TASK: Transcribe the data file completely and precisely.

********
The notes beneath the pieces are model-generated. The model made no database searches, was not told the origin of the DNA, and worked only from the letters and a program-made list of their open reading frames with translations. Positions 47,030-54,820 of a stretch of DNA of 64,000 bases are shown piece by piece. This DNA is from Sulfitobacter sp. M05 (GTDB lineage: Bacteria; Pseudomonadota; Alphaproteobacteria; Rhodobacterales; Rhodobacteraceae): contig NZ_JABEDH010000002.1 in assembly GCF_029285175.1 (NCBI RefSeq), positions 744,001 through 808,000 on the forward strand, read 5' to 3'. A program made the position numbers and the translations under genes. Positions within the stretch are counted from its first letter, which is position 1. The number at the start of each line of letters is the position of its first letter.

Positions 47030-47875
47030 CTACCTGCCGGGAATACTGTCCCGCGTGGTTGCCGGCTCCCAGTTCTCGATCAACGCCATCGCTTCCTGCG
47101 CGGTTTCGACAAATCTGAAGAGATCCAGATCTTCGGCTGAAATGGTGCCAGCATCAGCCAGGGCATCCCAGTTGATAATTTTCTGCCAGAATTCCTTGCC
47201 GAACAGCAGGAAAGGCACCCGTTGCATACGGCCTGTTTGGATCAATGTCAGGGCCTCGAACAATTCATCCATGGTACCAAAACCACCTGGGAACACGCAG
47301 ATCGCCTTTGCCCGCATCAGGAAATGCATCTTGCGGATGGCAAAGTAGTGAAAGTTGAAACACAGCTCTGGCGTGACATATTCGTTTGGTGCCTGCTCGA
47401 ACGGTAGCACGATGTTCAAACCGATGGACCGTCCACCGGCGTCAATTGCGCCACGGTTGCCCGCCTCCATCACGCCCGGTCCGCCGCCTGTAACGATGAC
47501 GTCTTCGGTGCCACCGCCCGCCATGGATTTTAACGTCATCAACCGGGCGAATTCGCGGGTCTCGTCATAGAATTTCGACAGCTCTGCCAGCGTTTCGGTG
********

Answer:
The notes beneath the pieces are model-generated. The model made no database searches, was not told the origin of the DNA, and worked only from the letters and a program-made list of their open reading frames with translations. Positions 47,030-54,820 of a stretch of DNA of 64,000 bases are shown piece by piece. This DNA is from Sulfitobacter sp. M05 (GTDB lineage: Bacteria; Pseudomonadota; Alphaproteobacteria; Rhodobacterales; Rhodobacteraceae): contig NZ_JABEDH010000002.1 in assembly GCF_029285175.1 (NCBI RefSeq), positions 744,001 through 808,000 on the forward strand, read 5' to 3'. A program made the position numbers and the translations under genes. Positions within the stretch are counted from its first letter, which is position 1. The number at the start of each line of letters is the position of its first letter.

Positions 47030-47875
47030 CTACCTGCCGGGAATACTGTCCCGCGTGGTTGCCGGCTCCCAGTTCTCGATCAACGCCATCGCTTCCTGCG
47101 CGGTTTCGACAAATCTGAAGAGATCCAGATCTTCGGCTGAAATGGTGCCAGCATCAGCCAGGGCATCCCAGTTGATAATTTTCTGCCAGAATTCCTTGCC
47201 GAACAGCAGGAAAGGCACCCGTTGCATACGGCCTGTTTGGATCAATGTCAGGGCCTCGAACAATTCATCCATGGTACCAAAACCACCTGGGAACACGCAG
47301 ATCGCCTTTGCCCGCATCAGGAAATGCATCTTGCGGATGGCAAAGTAGTGAAAGTTGAAACACAGCTCTGGCGTGACATATTCGTTTGGTGCCTGCTCGA
47401 ACGGTAGCACGATGTTCAAACCGATGGACCGTCCACCGGCGTCAATTGCGCCACGGTTGCCCGCCTCCATCACGCCCGGTCCGCCGCCTGTAACGATGAC
47501 GTCTTCGGTGCCACCGCCCGCCATGGATTTTAACGTCATCAACCGGGCGAATTCGCGGGTCTCGTCATAGAATTTCGACAGCTCTGCCAGCGTTTCGGTG